Bill Parks


Sadly, Susan and my teacher, Bill Parks passed away in his sleep on December 16, 2003 at age 81. Death is something we all will eventually have in common and is no real distinction. What sets us apart is how we choose to live, and by that standard, Mr. Parks' life was a distinguished one, indeed. You can hardly attend a prestigious show or pick up an art magazine without encountering one of his former students. Mr. Parks always emphasized that he was merely passing on what had been given him and the only repayment he expected was that you do the same with the knowledge you are now temporary steward of. 

Though Mr. Parks didn't want a funeral or memorial, any former students who would like to share a memory or tidbit of wisdom imparted to them from Bill, feel free to e-mail it to us and we'll include a few of them on this page of our website. Feel free to send in photos, printouts from his class, or just stories you'd like to share. I'm going to try and slowly add descriptions of his teaching method and instruction, though much of it will be a repeat of what you've heard me say in my demonstrations, workshops, and videos since our knowledge of painting came to a large part from Mr. Parks and on down from his teacher, his teacher's teacher, etc., stretching back from artist to artist to that first primitive man or woman who picked up a stick and made marks on some wood or stone wall. Mr. Parks continually reminded his students of this unbroken legacy and the fact that all of us are standing on the shoulders of those who preceded us. "To say that you are self-taught means you have an idiot for an instructor," was one of his numerous quotes, though I can't remember who he was quoting. Just the act of picking up a book of painting is a form of leaning from those before us. Because of this, Mr. Parks also emphasized the importance of passing on these hard-won realizations and tools to the next generation of artists.

It is hard finding the time to teach as well as paint and I have to admit that our focus is mainly on our own struggles and improving as painters and we usually only find time to do an occasional workshop or seminar each year. Susan and I  hope that by putting some of the knowledge that we've been given on our website we're at least doing a small part in sharing Mr. Parks' legacy with others. Mr. Parks' emphasis was much more tilted in the direction of sharing his knowledge than focusing solely on his own painting and promotion. He was a great painter, but few would have seen his work. Sometimes I wonder if anyone would have taken a workshop from him at one of the many workshop places around the country since so much of the success of such classes depends on the fame of the instructor, even though they might not necessarily be a great teacher. Mr. Parks was a great teacher, that was his gift. Our paintings are as much a product of him, and all the teachers we've had, as of our own.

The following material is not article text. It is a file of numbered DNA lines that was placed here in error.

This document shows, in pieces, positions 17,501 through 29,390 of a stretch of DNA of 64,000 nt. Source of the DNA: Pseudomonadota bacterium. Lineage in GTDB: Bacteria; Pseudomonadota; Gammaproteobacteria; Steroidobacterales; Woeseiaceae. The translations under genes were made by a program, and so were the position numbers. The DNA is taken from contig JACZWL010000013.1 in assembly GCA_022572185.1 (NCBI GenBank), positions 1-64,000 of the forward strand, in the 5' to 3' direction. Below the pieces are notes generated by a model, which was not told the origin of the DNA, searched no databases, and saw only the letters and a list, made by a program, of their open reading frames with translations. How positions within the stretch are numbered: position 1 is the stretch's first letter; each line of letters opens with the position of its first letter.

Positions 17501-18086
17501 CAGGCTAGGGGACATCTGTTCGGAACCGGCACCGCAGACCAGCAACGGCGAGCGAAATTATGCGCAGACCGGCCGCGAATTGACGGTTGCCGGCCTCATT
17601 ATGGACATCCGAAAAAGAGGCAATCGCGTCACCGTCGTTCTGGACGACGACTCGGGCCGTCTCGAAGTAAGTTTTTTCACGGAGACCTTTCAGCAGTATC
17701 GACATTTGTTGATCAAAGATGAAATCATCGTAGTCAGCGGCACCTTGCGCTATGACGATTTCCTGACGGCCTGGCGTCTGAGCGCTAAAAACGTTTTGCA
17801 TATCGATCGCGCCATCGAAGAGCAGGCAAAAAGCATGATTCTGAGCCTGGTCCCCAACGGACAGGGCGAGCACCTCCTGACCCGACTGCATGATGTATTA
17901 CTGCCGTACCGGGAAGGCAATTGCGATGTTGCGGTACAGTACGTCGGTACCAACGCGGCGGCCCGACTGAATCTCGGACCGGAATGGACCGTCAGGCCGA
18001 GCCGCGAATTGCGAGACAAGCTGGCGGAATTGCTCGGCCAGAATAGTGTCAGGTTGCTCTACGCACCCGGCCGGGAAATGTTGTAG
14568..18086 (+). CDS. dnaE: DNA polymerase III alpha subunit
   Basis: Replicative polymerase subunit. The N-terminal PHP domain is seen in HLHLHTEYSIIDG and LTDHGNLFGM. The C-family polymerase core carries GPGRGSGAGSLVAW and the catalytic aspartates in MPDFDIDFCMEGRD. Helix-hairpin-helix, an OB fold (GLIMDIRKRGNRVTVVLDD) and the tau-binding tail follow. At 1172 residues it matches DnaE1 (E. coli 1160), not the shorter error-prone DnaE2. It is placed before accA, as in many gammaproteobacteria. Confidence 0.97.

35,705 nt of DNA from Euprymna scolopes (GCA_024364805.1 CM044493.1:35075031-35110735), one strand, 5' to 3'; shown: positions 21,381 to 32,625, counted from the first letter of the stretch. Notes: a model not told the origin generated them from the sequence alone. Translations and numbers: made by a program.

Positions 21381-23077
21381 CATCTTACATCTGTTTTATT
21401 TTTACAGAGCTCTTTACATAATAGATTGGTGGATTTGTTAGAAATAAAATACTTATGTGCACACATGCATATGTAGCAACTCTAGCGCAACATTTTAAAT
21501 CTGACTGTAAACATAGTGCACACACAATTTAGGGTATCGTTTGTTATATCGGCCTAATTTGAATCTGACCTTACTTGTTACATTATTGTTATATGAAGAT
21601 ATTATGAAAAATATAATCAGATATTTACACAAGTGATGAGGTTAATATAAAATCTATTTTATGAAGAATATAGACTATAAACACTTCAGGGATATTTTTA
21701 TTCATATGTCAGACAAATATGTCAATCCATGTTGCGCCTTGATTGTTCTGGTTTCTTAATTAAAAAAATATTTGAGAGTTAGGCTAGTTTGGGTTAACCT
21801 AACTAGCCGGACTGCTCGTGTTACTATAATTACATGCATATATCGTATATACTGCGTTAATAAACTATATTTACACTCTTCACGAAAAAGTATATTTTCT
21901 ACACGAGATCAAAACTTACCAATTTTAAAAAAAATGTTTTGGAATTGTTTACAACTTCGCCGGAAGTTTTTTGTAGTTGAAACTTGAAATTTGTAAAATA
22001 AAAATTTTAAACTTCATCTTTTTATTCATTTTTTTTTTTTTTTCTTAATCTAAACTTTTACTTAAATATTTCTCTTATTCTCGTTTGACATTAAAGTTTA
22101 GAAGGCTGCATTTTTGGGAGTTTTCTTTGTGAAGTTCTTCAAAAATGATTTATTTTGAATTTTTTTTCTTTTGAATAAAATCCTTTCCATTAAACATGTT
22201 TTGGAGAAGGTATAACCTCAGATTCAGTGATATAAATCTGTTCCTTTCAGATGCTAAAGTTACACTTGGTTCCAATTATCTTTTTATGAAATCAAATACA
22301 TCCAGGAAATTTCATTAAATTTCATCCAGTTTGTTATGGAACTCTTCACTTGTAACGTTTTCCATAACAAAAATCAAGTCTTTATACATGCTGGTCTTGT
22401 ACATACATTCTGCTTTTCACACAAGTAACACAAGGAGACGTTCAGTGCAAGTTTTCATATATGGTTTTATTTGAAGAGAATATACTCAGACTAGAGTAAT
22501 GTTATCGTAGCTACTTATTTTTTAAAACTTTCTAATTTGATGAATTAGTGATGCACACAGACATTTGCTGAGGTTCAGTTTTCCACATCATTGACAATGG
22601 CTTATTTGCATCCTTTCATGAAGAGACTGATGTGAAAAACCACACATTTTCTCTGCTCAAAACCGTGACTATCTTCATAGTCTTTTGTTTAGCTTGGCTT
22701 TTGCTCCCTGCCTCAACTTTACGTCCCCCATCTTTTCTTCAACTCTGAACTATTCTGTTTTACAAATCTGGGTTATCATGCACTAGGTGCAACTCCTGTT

Hello Scott and Susan,
What a wonderful find, to discover your online page remembering and honoring Mr. Parks! 
I sat on those high stools for two or more years in Bill Parks' classroom in 1978-79 -- and evolved more as an artist through his life-drawing courses than in any other classes taken during those years at the American Academy... or any since.
After noticing one time that he was eating a lunch of home-cooked carrots, I asked Mr. Parks about it (I made and brought my lunch too). The next week he brought a recipe card that he'd copied out for me, with its wonderful title: "pennies from heaven." It was just like him to have a special phrase for something as utilitarian as sliced cooked carrots, though when I made them, it was clear why: pepper flakes, honey, and orange peel additions had made them sublime.
In the same way, it was through his subtle, almost-invisible maneouverings that I came to realize that the human form was not a series of blocks and tubes, but instead was subtley muscled and certainly lyrical in all its solid and gestural expressions. 
Thirty years later, I have now taken up life drawing again in an impromptu class. It's a joy.
Bill Parks is in my thoughts weekly. That's because I really miss being able to remember the specific phrases that he repeated to us, over and over again, as he moved among us in his blue smock. At the time, I believed I'd never forget those drawing mantras, as he repeated them so ridiculously often. Short and pithy, they were his wisdoms, shared with us. He intended they should lodge in our brains forever... and I always thought they would.
What the devil were those phrases? You've said you yourself teach them in your workshops. I'd really love to hear them again. Learn them again. And, drawing each week, feel them guiding the intent of the hand and eye upon the model again.... create again the learning that he put in motion. Can you share with me what you remember him repeating?
I will be grateful for your response.
with best wishes to you.
Kim Holdsworth


Thanks for sharing your memories of Mr. Parks! I hear his oft-repeated phrases in my head every day I paint. The two most important ones were "Squint and Compare!" and "Nothing great was ever created without enthusiasm!" Anyone who takes a class from me will hear these over and over as well. When I teach, I find myself constantly saying, "Mr. Parks used to tell us..."
Happy painting and great to meet a fellow student of Mr. Parks. Weren't we fortunate to have known someone like him!
Scott (-:



Hello:  I just found your TERRIFIC! website in homage
to Bill Parks.  I studied at the American Academy way
long ago, 1969-1972 I think.  There was still a dress
code and we women had to wear dresses and climb up on
those tall drawing horses.

Mr. Parks taught me how to think for myself, how to
break down pre-conceived notions and find the truth,
for a quarter of course.  He's been in my head every
day since I was in his class.  I don't have to tell
you how great a teacher he was, well he is still

Mr. Parks and I became pretty good friends, we would
always sneek out to hall for a smoke during breaks and

For some reason in 2002 I was compelled to try and
find him and to say thanks for it all.  I did find
him, and to my surprise he remembered me and we must
have talked for two hours. Best phone call I ever
made.  Again he taught me and made me laugh.  His life
was one of the most valuable I have ever known and I
am grateful to have known him.